Chondrial Therapeutics has secured a near $23 million raise, led by VC Deerfield Management, and has taken on Deerfield’s adviser Carole Ben-Maimon as its new president and CEO.
Alongside its cash boost and top exec, the startup has also licensed an investigational candidate, CTI-1601, designed to treat Friedreich's ataxia, from Indiana University Research and Technology Corp. and Wake Forest University Health Sciences.
The funds will be used to push on with the development of CTI-1601 and to boost its exec and management team, with its labs now based at the Science Center in Philadelphia. Chondrial says it will soon ask for an IND by the FDA so it can start a phase 1 test of its new compound.
It added in a statement that it also plans to “advance [a] pipeline of product candidates focused on the treatment of rare mitochondrial diseases.”
New CEO Dr. Ben-Maimon, who has spent a quarter of a century in biopharma management and research, joins Chondrial after serving as an adviser with Deerfield Management.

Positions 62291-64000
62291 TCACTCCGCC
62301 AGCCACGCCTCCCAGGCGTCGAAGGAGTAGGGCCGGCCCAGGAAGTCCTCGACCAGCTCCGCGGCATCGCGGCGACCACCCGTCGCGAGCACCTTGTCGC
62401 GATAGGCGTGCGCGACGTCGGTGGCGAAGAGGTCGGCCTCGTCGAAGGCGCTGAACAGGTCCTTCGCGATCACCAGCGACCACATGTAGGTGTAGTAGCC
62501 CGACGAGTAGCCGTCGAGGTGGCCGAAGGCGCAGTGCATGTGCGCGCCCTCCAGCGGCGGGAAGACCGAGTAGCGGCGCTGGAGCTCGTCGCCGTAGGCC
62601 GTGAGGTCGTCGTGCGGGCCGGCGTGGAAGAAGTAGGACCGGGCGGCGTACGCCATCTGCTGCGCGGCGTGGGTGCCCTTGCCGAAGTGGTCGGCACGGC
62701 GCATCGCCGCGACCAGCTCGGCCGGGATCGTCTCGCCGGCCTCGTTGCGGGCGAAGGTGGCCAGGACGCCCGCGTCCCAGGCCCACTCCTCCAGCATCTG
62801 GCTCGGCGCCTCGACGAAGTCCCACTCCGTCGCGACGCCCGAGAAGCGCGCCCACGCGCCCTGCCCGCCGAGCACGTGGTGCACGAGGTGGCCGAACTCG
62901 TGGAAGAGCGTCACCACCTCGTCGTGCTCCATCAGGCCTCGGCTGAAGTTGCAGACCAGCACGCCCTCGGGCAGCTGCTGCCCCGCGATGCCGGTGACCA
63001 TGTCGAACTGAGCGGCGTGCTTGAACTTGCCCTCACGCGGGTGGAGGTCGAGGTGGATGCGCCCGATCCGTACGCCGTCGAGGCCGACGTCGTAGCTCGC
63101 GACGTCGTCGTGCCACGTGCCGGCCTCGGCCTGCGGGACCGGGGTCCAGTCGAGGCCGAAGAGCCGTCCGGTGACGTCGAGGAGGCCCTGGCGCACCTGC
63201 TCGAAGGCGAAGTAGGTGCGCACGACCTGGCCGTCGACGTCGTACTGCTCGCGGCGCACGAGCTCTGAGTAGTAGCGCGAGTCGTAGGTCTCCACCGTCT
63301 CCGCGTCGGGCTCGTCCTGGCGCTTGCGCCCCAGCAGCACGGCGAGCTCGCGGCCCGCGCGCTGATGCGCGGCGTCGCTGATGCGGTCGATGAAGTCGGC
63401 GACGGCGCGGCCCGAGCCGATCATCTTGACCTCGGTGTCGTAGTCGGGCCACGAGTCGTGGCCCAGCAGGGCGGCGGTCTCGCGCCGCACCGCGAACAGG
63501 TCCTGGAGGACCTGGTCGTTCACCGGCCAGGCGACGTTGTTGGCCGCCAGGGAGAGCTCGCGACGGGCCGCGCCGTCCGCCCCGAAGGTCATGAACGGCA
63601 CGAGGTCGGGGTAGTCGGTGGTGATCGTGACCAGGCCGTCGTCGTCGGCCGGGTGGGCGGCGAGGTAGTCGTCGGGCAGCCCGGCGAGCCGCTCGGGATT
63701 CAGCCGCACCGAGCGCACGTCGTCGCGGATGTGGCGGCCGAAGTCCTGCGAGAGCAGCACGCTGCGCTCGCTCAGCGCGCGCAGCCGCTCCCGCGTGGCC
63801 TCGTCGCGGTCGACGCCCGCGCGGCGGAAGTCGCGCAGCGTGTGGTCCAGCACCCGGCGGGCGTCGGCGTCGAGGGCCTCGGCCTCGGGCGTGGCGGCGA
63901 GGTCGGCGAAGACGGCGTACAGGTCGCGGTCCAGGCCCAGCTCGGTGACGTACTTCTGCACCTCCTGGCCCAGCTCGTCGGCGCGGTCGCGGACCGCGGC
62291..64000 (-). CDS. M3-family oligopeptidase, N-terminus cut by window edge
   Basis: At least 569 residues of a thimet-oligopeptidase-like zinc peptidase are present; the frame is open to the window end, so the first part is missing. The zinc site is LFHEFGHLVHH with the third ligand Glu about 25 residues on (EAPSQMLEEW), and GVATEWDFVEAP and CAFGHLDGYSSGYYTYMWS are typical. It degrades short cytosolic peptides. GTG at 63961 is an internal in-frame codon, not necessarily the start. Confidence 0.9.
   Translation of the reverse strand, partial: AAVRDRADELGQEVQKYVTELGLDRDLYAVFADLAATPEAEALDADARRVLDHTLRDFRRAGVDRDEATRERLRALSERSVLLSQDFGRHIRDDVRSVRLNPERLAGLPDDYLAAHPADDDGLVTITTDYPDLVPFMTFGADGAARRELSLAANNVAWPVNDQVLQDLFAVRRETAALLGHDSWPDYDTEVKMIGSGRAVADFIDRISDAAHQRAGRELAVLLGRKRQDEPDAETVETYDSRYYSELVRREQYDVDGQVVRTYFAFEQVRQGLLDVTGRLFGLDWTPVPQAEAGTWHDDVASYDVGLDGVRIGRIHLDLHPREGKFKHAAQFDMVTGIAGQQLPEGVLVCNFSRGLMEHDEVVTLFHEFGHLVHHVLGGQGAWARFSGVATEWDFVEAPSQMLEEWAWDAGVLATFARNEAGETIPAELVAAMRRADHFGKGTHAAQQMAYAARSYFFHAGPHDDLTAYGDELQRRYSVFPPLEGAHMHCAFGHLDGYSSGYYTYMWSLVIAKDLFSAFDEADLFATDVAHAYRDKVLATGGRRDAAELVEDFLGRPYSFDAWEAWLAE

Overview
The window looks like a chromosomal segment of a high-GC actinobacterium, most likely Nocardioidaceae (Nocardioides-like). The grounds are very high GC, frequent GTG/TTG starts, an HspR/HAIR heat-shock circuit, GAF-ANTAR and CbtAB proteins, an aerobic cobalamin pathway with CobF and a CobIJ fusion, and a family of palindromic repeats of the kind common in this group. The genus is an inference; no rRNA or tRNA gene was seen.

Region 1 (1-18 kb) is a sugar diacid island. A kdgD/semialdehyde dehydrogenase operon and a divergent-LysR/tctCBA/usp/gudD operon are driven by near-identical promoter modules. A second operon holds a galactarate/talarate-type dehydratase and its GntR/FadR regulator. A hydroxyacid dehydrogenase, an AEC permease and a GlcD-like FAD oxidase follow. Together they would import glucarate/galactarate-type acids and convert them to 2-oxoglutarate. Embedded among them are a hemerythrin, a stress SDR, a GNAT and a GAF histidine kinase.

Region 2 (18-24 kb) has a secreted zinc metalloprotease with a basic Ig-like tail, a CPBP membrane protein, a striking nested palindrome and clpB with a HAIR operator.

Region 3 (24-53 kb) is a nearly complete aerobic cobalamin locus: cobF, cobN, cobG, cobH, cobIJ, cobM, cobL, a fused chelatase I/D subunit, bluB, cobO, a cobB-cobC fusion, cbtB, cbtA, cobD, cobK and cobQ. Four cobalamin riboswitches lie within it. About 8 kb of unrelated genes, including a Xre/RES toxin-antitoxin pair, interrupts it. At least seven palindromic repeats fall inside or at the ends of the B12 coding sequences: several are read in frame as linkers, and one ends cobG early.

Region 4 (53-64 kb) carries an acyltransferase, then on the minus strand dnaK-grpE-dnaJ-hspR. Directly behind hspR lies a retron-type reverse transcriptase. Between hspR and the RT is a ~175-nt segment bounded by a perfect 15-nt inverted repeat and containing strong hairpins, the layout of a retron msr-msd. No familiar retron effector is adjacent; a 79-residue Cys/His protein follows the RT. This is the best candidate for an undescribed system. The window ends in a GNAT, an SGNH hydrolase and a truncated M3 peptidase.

She said: “The $22.6 million Series A financing, combined with the licensing of CTI-1601, is a watershed moment for Chondrial. I believe the company is in prime position to advance a potentially groundbreaking therapeutic for patients with Friedreich’s ataxia and capitalize on a broader vision of targeting and treating rare, debilitating mitochondrial diseases.
“We are very appreciative of Deerfield Management, which led the financing and will be providing continuing strategic and operational support. Additionally, we look forward to working with the scientific community, the Friedreich’s Ataxia Research Alliance, and the FDA to advance this important therapeutic.”
Discovered by co-founder Dr. Mark Payne while at Wake Forest Baptist Medical Center, CTI-1601 uses a carrier protein to deliver frataxin, the deficient protein in Friedreich’s ataxia, to the mitochondria where researchers believe it is processed to mature frataxin and becomes active in mitochondrial metabolism.
This genetic disease is a debilitating, life-shortening, degenerative neuromuscular disease that occurs in about 5,000 people in the U.S.
People with Friedreich’s ataxia have very low levels of frataxin, so Chondrial's big idea is that by replacing the deficient protein, the mitochondria will resume normal function, patients’ symptoms may be minimized, and disease progression may be held back.
This comes a few months after Horizon Pharma’s Actimmune missed the primary endpoint in a phase 3 trial in the rare neurodegenerative movement disorder, sparking a 20% drop in its stock price.
The study set out to show that interferon gamma-1b could improve outcomes in patients with Friedreich's ataxia, but the drug failed to move the needle.